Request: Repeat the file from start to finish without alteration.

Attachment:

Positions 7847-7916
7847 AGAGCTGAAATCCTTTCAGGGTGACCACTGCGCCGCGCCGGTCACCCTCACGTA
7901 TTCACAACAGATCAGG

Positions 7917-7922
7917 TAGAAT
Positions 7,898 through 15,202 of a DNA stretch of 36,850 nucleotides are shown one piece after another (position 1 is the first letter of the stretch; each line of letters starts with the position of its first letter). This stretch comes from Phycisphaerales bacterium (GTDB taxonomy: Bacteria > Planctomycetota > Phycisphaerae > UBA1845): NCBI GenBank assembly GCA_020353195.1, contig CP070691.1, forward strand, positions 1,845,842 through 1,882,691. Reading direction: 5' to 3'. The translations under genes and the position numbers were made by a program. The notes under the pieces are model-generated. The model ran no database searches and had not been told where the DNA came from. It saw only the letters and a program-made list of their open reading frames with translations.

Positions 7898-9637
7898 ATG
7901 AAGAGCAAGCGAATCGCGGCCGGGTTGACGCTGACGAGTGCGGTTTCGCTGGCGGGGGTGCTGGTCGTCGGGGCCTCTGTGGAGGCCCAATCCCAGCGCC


Positions 7847-7916
7847 AGAGCTGAAATCCTTTCAGGGTGACCACTGCGCCGCGCCGGTCACCCTCACGTA
7901 TTCACAACAGATCAGG

Positions 7917-7922
7917 TAGAAT
Positions 7,898 through 15,202 of a DNA stretch of 36,850 nucleotides are shown one piece after another (position 1 is the first letter of the stretch; each line of letters starts with the position of its first letter). This stretch comes from Phycisphaerales bacterium (GTDB taxonomy: Bacteria > Planctomycetota > Phycisphaerae > UBA1845): NCBI GenBank assembly GCA_020353195.1, contig CP070691.1, forward strand, positions 1,845,842 through 1,882,691. Reading direction: 5' to 3'. The translations under genes and the position numbers were made by a program. The notes under the pieces are model-generated. The model ran no database searches and had not been told where the DNA came from. It saw only the letters and a program-made list of their open reading frames with translations.

Positions 7898-9637
7898 ATG
7901 AAGAGCAAGCGAATCGCGGCCGGGTTGACGCTGACGAGTGCGGTTTCGCTGGCGGGGGTGCTGGTCGTCGGGGCCTCTGTGGAGGCCCAATCCCAGCGCC